To write a diary is to make a series of choices about what to omit, what to forget. A memorable sandwich, an unmemorable flight of stairs. A memorable bit of conversation surrounded by chatter that no one records.

[Read more…]

Guess.What.Day.It.Is?

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Caleb’s baby!


Source:Frans de Waal – Public Page . Thank you Horty.

 

 

You pages — ten of you — you are the dribble cup — you are the cloth to wipe up the vomit.

John-Steinbeck

We read many books.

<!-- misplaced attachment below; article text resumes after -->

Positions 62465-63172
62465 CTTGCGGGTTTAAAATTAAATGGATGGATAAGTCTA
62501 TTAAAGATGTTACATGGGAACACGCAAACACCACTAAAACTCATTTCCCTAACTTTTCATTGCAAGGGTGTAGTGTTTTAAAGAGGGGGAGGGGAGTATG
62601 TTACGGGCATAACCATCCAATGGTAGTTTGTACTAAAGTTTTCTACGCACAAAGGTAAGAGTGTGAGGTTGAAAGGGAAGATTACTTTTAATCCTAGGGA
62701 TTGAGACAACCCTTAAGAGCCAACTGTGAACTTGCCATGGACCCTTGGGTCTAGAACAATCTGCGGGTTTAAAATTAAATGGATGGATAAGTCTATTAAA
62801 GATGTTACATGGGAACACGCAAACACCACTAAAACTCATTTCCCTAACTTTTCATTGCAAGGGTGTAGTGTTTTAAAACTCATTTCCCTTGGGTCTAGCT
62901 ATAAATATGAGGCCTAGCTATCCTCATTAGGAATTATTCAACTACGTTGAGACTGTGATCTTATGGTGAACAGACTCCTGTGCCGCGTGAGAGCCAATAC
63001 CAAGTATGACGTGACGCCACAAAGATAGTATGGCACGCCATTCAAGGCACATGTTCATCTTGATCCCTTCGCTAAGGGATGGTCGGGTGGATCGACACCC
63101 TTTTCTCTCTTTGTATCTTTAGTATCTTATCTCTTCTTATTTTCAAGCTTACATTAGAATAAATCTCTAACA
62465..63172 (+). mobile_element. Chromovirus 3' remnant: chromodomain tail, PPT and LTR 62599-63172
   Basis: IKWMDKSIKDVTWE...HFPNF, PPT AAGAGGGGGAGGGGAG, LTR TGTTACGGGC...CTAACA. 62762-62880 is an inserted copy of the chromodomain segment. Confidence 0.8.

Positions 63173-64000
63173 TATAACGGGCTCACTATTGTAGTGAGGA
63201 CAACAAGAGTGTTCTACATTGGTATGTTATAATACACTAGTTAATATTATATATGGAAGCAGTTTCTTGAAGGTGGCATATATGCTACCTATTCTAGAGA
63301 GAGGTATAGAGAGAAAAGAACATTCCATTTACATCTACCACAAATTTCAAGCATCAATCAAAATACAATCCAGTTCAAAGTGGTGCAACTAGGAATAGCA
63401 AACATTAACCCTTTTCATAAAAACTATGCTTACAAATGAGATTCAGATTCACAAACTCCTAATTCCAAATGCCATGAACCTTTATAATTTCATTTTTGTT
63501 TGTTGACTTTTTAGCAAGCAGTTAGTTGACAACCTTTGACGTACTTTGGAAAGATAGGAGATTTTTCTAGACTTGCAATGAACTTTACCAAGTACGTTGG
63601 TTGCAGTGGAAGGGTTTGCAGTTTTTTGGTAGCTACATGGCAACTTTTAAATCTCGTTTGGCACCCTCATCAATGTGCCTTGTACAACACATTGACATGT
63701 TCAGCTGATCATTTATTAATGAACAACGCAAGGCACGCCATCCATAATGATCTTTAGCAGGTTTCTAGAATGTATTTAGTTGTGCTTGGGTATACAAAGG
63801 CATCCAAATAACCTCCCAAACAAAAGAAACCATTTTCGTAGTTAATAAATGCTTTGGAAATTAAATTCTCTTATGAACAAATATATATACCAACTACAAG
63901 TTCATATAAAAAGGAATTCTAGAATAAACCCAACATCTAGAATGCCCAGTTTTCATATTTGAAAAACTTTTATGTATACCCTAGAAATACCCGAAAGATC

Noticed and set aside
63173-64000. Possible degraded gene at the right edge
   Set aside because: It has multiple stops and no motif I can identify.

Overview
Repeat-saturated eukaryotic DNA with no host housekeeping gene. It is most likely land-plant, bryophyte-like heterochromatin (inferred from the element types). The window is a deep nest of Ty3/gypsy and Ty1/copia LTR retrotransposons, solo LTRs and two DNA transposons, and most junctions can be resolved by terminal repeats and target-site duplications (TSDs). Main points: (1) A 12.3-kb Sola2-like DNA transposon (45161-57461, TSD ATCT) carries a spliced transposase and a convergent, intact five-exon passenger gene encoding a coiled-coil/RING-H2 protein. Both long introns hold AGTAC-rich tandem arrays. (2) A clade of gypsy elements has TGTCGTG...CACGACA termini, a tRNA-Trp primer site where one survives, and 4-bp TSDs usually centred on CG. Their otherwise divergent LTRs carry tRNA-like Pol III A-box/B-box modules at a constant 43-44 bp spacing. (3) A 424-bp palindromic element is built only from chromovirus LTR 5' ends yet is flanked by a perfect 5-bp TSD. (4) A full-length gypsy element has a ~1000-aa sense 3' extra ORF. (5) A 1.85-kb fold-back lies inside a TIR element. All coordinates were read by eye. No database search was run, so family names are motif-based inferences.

Some stand out, way ahead from the others.

I listed my Top 11 in a posted titled Books, Books, Books back in 2012. Is it possible to even have a Top 5, or a Top 10 or Top 100 top books list?

Steinbeck’s Pulitzer Prize winning book, The Grapes of Wrath, was #1 on my short list.

Steinbeck kept a diary while he wrote The Grapes of Wrath. It was published as “Working Days: The Journals of The Grapes of Wrath.”

Maria Popova wrote a must-read post yesterday titled: How Steinbeck Used The Diary as a Tool of Discipline where she describes the book as a “remarkable living record of his creative journey, in which this extraordinary writer tussles with excruciating self-doubt but plows forward anyway, with equal parts gusto and grist, driven by the dogged determination to do his best…his daily journaling becomes a practice both redemptive and transcendent.”  Here’s a Steinbeck quote from the post: